messy apartment during the move

Yip, it’s a mess! And you’re not even seeing what’s behind me.

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In spite of the mess, Sporty still manages to keep a handle on our budget.

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That’s what was behind me earlier, only now it’s not as messy. 

A lifestyle experiment

This is what we ended up with. As I said, undeniably impressive.

Our New Apartment

Our new place is super sweet and totally has our number. It’s bright and breezy and even gets a little bit of afternoon sun, a rare win with cheaper places. It’s a little bigger in size than the last one, coming in at around 45 square metres (485 square feet) and has a separate kitchen (bonus) and a really spacious bathroom (even bigger bonus).


In his book Essentialism: The Disciplined Pursuit of Less, Greg McKeown highlights the benefits of doing only those things that really matter. His message is simple: ditch the busy work and focus instead on the tasks that yield results. 

Sporty and I are using a similar approach with our living space. We’re no longer just buying stuff because that’s what we always did. We’re giving careful consideration to each and every item that enters our home, weighing up the potential benefits, taking into account actual necessity and of course, the maintenance requirements.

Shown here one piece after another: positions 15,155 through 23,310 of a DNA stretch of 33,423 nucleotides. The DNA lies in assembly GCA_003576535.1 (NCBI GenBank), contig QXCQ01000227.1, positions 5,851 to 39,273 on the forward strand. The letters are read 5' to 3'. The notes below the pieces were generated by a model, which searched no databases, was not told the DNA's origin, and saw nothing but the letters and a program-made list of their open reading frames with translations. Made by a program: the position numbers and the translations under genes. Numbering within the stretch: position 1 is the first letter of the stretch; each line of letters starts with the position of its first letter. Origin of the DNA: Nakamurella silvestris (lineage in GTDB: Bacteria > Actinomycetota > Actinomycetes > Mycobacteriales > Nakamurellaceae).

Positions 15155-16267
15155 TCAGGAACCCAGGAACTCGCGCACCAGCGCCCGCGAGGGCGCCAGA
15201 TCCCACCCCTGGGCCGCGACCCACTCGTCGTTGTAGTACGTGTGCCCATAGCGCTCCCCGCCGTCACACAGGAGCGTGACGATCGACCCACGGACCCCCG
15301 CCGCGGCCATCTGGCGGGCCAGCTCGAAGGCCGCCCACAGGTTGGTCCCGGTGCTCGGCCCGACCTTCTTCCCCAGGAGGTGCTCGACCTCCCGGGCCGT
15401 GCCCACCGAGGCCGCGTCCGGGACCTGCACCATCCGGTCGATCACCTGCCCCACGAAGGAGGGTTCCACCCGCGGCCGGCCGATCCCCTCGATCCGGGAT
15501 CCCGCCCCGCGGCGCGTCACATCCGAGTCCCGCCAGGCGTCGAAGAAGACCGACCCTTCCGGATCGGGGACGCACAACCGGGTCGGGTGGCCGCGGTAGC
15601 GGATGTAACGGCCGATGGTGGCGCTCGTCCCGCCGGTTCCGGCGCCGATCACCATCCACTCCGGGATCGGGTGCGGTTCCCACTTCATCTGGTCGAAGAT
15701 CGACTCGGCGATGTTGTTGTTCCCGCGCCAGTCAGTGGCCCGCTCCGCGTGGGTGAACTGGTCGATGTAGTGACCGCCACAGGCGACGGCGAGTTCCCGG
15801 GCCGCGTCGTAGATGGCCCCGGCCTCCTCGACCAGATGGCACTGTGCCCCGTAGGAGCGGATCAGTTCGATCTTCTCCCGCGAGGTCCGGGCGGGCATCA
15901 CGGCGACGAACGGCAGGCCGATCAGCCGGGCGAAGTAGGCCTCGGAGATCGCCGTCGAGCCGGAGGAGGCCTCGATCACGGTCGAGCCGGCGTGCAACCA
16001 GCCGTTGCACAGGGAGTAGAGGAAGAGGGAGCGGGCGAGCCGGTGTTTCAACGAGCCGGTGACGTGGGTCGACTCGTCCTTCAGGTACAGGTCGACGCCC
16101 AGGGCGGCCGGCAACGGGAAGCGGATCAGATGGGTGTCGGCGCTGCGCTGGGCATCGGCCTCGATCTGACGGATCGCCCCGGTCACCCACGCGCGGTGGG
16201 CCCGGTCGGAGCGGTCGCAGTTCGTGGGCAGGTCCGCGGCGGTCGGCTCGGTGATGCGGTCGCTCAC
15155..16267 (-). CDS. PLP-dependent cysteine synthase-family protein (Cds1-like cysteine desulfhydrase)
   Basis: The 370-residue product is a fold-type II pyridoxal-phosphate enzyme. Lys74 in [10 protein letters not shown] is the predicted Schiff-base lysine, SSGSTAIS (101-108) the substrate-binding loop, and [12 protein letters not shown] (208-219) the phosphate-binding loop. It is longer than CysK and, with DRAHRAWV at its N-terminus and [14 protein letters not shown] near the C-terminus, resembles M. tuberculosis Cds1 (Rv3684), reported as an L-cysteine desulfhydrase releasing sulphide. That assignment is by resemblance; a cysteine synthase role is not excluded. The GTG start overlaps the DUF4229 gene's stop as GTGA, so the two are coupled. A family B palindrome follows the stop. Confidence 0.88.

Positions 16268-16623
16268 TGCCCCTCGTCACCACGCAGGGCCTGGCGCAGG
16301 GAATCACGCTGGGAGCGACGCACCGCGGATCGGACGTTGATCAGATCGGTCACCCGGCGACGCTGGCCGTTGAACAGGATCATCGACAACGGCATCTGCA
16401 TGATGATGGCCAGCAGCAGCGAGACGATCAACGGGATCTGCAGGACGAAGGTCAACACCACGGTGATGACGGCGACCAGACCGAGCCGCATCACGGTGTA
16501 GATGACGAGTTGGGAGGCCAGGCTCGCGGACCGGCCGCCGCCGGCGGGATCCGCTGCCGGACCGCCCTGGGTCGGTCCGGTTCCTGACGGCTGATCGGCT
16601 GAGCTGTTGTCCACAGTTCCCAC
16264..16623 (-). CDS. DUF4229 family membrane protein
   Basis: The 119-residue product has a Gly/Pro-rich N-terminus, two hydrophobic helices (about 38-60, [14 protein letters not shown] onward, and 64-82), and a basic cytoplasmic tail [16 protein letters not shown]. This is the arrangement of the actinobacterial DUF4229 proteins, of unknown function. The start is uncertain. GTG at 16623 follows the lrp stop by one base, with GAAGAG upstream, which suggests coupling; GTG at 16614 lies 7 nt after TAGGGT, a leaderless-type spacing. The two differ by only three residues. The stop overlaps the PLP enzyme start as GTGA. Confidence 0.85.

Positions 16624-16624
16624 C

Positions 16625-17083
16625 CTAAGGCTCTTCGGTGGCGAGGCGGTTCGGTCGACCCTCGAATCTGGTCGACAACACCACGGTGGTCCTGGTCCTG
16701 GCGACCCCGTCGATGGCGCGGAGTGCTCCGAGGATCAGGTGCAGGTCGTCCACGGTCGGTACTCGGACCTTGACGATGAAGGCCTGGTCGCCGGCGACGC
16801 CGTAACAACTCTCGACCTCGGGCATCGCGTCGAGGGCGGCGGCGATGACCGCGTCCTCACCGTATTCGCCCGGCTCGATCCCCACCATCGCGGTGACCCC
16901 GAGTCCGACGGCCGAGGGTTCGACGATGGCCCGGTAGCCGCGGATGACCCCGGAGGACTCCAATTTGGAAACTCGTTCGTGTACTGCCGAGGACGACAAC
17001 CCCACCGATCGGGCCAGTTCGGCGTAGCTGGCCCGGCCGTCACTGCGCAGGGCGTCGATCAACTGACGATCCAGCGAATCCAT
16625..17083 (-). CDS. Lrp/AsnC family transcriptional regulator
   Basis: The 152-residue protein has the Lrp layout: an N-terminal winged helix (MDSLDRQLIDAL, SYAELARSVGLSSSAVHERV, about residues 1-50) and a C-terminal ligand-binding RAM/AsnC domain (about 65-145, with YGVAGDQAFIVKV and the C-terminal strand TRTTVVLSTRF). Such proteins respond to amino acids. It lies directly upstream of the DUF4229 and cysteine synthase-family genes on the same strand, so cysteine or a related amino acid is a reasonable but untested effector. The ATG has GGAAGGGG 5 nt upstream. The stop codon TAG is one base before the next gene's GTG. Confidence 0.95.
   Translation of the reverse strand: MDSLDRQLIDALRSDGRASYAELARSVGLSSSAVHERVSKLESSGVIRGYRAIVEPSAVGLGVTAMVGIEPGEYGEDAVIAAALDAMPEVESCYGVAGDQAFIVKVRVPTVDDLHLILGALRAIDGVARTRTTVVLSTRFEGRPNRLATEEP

Here’s a silly example. We’ve always had a glass for our toothbrushes, because that’s what you do, right? You put your toothbrushes in a glass. But then you need to buy a glass and clean it. We’ve taken instead to standing our toothbrushes up against the window and it works perfectly.

As an aside, I saw a huge improvement in Sporty’s workaholic tendencies after reading just the first chapter of this book. If you’re always overworking or know someone who does then I highly recommend this book. I’ve never had a problem with working too much, but apparently some people do. Weird, I know.

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The building entrance, replete with flourishing Soleirolia aka peace-in-the-home.

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The courtyard in front of our apartment.

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Sporty in the kitchen making a a smoothie bowl (more on that in the next pic).

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Sporty making her first smoothie bowl in eight months. Ermahgerd, frozen bananas!

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Sporty’s sprout farm on our new fridge with actual freezer. Ermahgerd, frozen bananas!

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The cupboard above the sink aka Barbara’s kennel.

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Barbara the vacuum cleaner.